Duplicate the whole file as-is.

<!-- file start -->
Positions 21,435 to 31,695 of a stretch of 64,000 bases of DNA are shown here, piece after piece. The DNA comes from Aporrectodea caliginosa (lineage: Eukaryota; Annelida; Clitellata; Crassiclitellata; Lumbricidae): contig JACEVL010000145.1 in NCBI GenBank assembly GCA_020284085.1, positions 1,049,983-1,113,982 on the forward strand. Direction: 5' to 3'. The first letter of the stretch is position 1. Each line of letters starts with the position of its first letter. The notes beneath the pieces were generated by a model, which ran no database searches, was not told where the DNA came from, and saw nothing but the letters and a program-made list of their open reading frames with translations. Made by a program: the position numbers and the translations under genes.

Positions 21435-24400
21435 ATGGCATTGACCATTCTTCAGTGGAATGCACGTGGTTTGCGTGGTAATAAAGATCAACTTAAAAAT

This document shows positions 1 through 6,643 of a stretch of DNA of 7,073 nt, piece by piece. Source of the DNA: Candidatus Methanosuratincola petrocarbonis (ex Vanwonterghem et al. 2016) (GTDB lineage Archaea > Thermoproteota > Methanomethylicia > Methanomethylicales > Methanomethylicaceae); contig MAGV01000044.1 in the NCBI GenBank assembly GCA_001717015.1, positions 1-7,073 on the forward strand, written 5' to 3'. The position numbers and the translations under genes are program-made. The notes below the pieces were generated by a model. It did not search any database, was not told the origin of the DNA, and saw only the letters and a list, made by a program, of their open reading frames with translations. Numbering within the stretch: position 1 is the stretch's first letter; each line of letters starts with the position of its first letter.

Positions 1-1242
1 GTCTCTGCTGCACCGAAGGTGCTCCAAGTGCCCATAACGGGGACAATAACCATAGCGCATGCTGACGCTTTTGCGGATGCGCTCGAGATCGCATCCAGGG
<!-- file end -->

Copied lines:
Positions 21,435 to 31,695 of a stretch of 64,000 bases of DNA are shown here, piece after piece. The DNA comes from Aporrectodea caliginosa (lineage: Eukaryota; Annelida; Clitellata; Crassiclitellata; Lumbricidae): contig JACEVL010000145.1 in NCBI GenBank assembly GCA_020284085.1, positions 1,049,983-1,113,982 on the forward strand. Direction: 5' to 3'. The first letter of the stretch is position 1. Each line of letters starts with the position of its first letter. The notes beneath the pieces were generated by a model, which ran no database searches, was not told where the DNA came from, and saw nothing but the letters and a program-made list of their open reading frames with translations. Made by a program: the position numbers and the translations under genes.

Positions 21435-24400
21435 ATGGCATTGACCATTCTTCAGTGGAATGCACGTGGTTTGCGTGGTAATAAAGATCAACTTAAAAAT

This document shows positions 1 through 6,643 of a stretch of DNA of 7,073 nt, piece by piece. Source of the DNA: Candidatus Methanosuratincola petrocarbonis (ex Vanwonterghem et al. 2016) (GTDB lineage Archaea > Thermoproteota > Methanomethylicia > Methanomethylicales > Methanomethylicaceae); contig MAGV01000044.1 in the NCBI GenBank assembly GCA_001717015.1, positions 1-7,073 on the forward strand, written 5' to 3'. The position numbers and the translations under genes are program-made. The notes below the pieces were generated by a model. It did not search any database, was not told the origin of the DNA, and saw only the letters and a list, made by a program, of their open reading frames with translations. Numbering within the stretch: position 1 is the stretch's first letter; each line of letters starts with the position of its first letter.

Positions 1-1242
1 GTCTCTGCTGCACCGAAGGTGCTCCAAGTGCCCATAACGGGGACAATAACCATAGCGCATGCTGACGCTTTTGCGGATGCGCTCGAGATCGCATCCAGGG